“And we moved into Vista Hermosa in Bolívar State, where was carried out the search and collection of: 43 Pistols, 10 Revolvers, 06 Shotguns, 02 Rifles, 05 Submachine guns, 73 Pistol Magazines, 32 Rifle Magazines, 13 tear gas grenades, 02 fragmentary grenades, 01 grenade launcher and 150 grams of TNT, 1 kg C4. From the DGCIM we are committed to continuing to strengthen the security of our nation, especially on the side of the country’s deprivation of liberty centers,” he noted in the publication.

Granko Arteaga is a graduate of the Officer Training School (EFOFAC), occupying fourth place in the II Promotion “Batalla de la Miel” 2003. He was promoted, on June 29th, 2016, in resolution 014717 to major in the Command Staff category. and in 2020 he was promoted as number one in his rank to lieutenant colonel.

Among intelligence officials, this is “considered a merit that he earned when he executed the pilot Oscar Pérez and a group of young people who had already surrendered in the so-called El Junquito Massacre.”

Who were the pranes of Vista Hermosa?


The anguish of relatives as the prisoners were transferred to other states where it will be very difficult to visit them


In the case of Vista Hermosa, the prison was controlled by Wilkins Rafael Romero Maluenga, nicknamed “Wilkins”; Giovanny Navas, alias “Pan”; and Edicson González, alias “Chichi”. According to family members, they had left the prison a month ago.

These subjects had already served their sentences a long time ago, but they remained within Vista Hermosa “to continue to control it and for their own safety.” After the leaders finally left, two lieutenants were left in “control”: “Chucky” and “Membra,” who continued receiving orders and reporting to their “bosses.”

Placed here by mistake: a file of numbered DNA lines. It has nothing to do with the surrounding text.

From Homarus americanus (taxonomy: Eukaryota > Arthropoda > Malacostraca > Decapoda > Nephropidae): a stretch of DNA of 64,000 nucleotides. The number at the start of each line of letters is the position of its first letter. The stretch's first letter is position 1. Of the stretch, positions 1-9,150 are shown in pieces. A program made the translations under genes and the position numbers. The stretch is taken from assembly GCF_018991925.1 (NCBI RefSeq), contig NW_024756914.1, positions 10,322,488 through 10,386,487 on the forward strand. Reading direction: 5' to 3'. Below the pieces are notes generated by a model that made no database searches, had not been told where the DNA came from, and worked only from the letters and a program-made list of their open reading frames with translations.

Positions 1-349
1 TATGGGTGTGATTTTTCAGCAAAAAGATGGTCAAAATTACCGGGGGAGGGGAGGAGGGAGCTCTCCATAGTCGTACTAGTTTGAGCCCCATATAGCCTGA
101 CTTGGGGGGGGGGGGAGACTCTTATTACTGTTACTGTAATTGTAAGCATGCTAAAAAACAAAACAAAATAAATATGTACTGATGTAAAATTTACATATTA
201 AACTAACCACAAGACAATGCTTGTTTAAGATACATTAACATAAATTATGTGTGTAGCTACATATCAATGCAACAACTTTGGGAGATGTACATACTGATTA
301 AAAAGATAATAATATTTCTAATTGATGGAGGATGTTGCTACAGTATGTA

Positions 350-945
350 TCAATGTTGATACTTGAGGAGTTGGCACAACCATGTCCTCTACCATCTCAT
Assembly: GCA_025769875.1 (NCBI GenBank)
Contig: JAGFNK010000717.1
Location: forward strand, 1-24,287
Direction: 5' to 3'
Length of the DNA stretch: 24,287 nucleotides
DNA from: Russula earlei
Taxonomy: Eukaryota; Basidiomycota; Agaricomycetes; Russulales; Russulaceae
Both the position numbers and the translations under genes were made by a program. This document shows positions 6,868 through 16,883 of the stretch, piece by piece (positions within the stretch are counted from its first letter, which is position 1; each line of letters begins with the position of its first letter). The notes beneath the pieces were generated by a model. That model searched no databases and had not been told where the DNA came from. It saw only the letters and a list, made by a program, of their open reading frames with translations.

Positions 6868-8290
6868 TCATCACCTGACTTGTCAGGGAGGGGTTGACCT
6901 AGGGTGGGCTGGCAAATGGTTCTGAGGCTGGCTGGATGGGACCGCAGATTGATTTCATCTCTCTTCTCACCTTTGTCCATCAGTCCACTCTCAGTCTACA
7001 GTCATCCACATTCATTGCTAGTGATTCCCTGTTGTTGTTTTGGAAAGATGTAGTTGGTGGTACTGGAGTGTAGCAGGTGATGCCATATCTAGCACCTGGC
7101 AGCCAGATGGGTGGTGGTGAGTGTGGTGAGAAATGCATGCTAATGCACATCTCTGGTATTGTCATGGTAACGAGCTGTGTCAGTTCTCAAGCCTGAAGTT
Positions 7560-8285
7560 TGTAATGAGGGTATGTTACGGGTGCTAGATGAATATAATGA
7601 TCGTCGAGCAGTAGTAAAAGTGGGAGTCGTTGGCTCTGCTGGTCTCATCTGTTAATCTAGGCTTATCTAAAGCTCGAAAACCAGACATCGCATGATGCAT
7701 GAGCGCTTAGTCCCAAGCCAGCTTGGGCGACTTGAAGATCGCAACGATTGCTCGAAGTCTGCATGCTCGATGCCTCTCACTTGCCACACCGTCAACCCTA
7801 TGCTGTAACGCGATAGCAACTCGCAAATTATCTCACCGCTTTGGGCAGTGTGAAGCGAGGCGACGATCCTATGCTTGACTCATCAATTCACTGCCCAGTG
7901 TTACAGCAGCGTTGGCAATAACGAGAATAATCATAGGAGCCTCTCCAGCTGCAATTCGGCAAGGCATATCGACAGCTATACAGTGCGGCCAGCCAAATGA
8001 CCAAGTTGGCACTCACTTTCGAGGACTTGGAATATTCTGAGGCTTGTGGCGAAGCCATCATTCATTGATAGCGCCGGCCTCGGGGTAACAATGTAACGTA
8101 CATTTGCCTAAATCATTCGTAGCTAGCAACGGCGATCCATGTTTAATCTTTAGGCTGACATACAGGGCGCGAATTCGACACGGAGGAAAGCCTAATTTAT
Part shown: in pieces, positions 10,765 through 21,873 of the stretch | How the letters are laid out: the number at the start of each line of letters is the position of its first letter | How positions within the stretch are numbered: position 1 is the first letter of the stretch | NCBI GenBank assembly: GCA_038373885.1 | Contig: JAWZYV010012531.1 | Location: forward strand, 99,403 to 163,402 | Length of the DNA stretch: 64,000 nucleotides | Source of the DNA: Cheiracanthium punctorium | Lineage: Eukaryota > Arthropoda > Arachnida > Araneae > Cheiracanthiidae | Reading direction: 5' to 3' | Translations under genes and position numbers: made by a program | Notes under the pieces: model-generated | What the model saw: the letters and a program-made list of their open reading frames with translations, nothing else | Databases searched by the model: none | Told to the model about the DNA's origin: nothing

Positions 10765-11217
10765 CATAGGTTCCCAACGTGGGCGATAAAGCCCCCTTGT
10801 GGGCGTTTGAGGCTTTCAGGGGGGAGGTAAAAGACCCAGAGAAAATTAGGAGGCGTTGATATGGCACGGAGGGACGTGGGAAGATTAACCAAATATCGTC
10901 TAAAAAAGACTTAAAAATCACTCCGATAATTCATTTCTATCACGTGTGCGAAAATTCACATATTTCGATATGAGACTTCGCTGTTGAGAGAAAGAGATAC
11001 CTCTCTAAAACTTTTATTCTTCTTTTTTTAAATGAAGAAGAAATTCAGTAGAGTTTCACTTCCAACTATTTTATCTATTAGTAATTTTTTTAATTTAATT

Wilkins Rafael Romero Maluenga, alias “Wilkins”, leader of the “Tren de Bolívar” (Bolívar Train, parallel train worker’s union set by the government to control the workers and devolved into an armed gang). He entered Vista Hermosa in 2010. The organization handles extortion, internal drug trafficking and has links with a mining gang that operates in ‘La Paragua’ mining area in the ‘Orinoco mining arch’ in southern Bolívar State.

He was arrested along with “El Ciego” in the case of the murder of Judge Mariela Casado’s sister. Before that, he already had a police record for the crimes of trafficking, possession and detection of narcotic and psychotropic substances.

Giovanny Alejandro Navas Ochoa, alias “Pan”, who is described as a man of great character compared to “Wilkins”. According to internal sources, he had the responsibility of speaking to the inmate population, but they admit that he was less severe than “Boliqueso” (former pran of the penitentiary center). He entered Vista Hermosa in 2010. He was in charge of collecting the “causes” (money collected from prisoners).

Finally, Edison González, alias “Chichi”, who also joined in 2010.

These three pranes had all been detained for being related to the murder of university professor María Gabriela Casado, which occurred on June 17th, 2010. The victim was the sister of the presiding judge at that time, Mariela Casado.

Structures inside the prison


Several armored personnel transports were mobilized towards the Ciudad Bolívar prison



The prison was divided into the following areas: minimum, little tank, prisoner, workshop, observation, annex, church and ‘manchaos’ (stained, marked).

This penitentiary center had basketball courts, foosball courts, sand volleyball courts, a swimming pool, a baseball field, an amphitheater, a café, a small market, a nightclub, as well as medical offices, plus an area for animals (pigs, fighting cocks, among others).

“Vista Hermosa is like a big neighborhood. Maintenance there was done twice a day. The men (evangelicals) did it,” explained the relative of a prisoner.

For 2021, the “cause” in Vista Hermosa ranged between $5 and $8. By then there were 1,625 prisoners. In a quick calculation, if at least 1,000 of them paid 5 dollars of “cause”, payment that had to be made weekly, which is equivalent to 5,000 dollars per week or 20,000 dollars per month.

Two years later, the payment for the “cause” was between 15 and 20 dollars a week, that is, about 80 dollars per month per inmate.